What's That? There's A New Interface? It's Terrible!

(NOTE: Based on time elapsed since the posting of this entry, the BS-o-meter calculates this is 14.472% likely to be something that Ferrett now regrets.)

I can’t believe they changed the old, user-friendly version to this new crappy look.  It’s ugly, it’s nonfunctional, and it’s sure to drive the old users away.  How could they sift through all the available options and choose this awful look?
…what site am I talking about?  All of them.  Doesn’t matter.  Every time Facebook twitches, every time Gmail has a new look, it sends a spill of vomitous hate out to my Twitter-feed.  (God forbid Twitter actually changes its look.)  People fricking hate site redesigns, program redesigns, you name it.
I ignore them, because I remember two things:
1)  Back in the first days of Windows, when nobody was quite sure how to turn a complicated word processor into a GUI look and three titans battled for control of the market, they did a study.  Which word processor was easiest for people to use?  And so they did hundreds of tests putting the then-tiny Microsoft Word up against the juggernaut of Wordperfect for Windows, and Lotus’ well-reviewed-but-never-well-selling AmiPro.
They found that 90% – that’s 90%! – of the people agreed that one word processor was easiest to use.  That word processor?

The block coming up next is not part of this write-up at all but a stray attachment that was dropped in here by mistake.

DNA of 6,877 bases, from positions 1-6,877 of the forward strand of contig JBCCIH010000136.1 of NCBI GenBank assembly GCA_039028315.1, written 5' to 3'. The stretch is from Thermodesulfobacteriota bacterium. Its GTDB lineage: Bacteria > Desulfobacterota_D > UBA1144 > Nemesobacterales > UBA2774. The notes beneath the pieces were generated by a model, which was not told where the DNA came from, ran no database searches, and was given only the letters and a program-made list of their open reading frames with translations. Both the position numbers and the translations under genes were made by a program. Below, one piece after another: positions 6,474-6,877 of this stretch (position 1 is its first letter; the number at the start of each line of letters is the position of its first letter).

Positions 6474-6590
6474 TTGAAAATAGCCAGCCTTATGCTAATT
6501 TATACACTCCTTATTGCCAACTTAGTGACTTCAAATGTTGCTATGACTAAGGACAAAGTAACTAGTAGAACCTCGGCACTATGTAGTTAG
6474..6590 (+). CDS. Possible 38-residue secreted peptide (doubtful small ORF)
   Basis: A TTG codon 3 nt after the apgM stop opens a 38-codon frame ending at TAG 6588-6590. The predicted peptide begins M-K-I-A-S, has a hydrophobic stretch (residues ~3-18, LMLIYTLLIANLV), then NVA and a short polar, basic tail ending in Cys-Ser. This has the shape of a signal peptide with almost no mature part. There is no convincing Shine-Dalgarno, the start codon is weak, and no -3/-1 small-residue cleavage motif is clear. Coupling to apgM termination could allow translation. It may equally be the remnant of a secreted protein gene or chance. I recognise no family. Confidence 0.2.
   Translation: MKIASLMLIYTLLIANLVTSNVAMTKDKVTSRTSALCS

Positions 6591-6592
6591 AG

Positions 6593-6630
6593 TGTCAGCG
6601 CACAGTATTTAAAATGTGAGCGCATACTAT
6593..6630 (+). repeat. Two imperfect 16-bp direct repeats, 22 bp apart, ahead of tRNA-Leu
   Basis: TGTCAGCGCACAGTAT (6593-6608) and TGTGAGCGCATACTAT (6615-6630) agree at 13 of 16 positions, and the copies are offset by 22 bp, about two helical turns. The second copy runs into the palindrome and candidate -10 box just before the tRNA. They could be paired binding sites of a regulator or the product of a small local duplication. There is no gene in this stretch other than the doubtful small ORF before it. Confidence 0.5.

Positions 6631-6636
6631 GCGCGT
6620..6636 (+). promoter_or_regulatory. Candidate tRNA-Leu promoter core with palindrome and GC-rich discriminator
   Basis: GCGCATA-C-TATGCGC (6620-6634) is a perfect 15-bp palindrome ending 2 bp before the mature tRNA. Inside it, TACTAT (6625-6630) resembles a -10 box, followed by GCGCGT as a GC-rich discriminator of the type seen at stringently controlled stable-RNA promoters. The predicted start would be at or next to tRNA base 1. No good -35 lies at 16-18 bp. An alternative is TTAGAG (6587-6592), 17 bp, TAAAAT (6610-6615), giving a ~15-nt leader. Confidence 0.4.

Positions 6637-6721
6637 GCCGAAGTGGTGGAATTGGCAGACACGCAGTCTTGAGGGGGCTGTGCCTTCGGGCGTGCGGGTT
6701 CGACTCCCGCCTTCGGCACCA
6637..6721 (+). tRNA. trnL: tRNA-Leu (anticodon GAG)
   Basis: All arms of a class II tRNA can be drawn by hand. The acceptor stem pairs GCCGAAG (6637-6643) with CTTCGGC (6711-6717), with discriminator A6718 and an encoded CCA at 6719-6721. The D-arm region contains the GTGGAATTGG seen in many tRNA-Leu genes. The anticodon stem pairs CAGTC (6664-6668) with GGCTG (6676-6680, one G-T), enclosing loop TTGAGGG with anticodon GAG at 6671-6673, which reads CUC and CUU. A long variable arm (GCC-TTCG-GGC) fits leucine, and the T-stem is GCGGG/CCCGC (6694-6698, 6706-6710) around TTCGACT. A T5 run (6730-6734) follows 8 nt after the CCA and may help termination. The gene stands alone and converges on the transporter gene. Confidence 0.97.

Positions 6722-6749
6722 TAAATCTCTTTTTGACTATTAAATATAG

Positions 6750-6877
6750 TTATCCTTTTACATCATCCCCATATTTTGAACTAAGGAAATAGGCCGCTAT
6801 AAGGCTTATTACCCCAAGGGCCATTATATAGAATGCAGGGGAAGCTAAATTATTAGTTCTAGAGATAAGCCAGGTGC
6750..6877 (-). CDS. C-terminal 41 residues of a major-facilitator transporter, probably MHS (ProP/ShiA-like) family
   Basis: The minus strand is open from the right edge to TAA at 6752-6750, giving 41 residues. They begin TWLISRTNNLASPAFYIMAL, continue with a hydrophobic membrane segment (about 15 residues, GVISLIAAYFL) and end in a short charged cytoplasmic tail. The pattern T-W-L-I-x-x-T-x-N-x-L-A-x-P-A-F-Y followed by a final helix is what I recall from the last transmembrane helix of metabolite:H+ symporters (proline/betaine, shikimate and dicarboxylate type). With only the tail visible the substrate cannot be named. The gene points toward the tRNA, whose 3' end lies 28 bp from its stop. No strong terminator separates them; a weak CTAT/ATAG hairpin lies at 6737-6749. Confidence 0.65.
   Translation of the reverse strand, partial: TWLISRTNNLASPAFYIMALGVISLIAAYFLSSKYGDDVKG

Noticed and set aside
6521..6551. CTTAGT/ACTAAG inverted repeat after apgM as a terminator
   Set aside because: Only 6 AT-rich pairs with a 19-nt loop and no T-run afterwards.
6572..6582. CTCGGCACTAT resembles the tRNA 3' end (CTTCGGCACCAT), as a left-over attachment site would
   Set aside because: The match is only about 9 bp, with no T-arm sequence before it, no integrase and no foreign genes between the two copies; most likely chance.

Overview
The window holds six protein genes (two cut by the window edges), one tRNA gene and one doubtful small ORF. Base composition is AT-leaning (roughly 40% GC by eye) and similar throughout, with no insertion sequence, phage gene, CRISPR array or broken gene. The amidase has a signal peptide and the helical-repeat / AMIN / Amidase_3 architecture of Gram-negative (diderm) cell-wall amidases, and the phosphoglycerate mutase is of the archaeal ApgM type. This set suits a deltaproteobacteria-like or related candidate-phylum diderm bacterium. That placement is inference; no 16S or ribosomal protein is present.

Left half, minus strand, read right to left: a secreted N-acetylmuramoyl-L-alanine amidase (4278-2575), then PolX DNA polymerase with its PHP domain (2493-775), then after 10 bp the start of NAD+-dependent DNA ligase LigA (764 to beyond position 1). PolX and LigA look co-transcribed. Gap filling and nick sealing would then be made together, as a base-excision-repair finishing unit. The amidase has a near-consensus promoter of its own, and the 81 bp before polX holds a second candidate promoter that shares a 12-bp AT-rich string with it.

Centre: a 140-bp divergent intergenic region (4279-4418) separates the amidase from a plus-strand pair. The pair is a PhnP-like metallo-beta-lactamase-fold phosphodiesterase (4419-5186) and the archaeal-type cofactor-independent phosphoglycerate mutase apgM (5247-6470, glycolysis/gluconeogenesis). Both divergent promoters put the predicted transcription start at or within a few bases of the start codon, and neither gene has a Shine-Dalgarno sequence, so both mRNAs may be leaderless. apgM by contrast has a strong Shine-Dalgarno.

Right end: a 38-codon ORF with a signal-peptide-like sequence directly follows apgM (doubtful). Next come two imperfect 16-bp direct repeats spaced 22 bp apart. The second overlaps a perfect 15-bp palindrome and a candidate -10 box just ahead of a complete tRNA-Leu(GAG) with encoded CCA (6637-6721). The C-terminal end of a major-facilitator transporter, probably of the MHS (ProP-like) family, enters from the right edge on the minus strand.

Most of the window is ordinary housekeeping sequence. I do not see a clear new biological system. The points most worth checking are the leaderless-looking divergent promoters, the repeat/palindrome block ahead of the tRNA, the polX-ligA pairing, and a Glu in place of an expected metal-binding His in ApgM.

The one they were familiar with.
That’s right, the user interface didn’t matter – what mattered was that you’d already done the hard work of parsing the user interface.  Once you knew how to save a document and how to print to an envelope, the program you used magically became “good” – even if you’d forgotten how ridiculous it was to learn in the beginning.  What people hated, it seemed, was the effort of relearning things.
2)  When I first redesigned StarCityGames.com (back when I still had significant input into the design process), I premiered a mostly red-and-yellow version of the site, to try to differentiate it from all the other blue-and-black Magic sites out there.  I got a lot of hate mail from people telling me the new design was awful, why did I go with those colors, how dare you fuck it up?  I saved them all in a folder.
Nine months later, I did another redesign, this time switching to the “classic” colors of green and yellow, since I though the red-and-yellow was a little eye-searing.  I also got a tide of hate mail.  But I compared.  Of the people who complained violently, discussing how the old look was better, about 10% were the people who’d emailed to bitch how terrible the old new look was.
That’s when I decided that most people just hate change.
This isn’t to say there aren’t terrible user interfaces out there – Windows 8 is a major misfire to me, and Facebook’s thankfully-aborted two-column content made it impossible to know where a given news item might fall.  But mostly, when I hear people whining that this new look is awful and unusable and clunky, I mentally substitute “I have to learn things again.”  And realize that once they’ve learned it, 90% of those people will settle down and be content.
Until the next change, of course.  Then they’ll hate it all over again.

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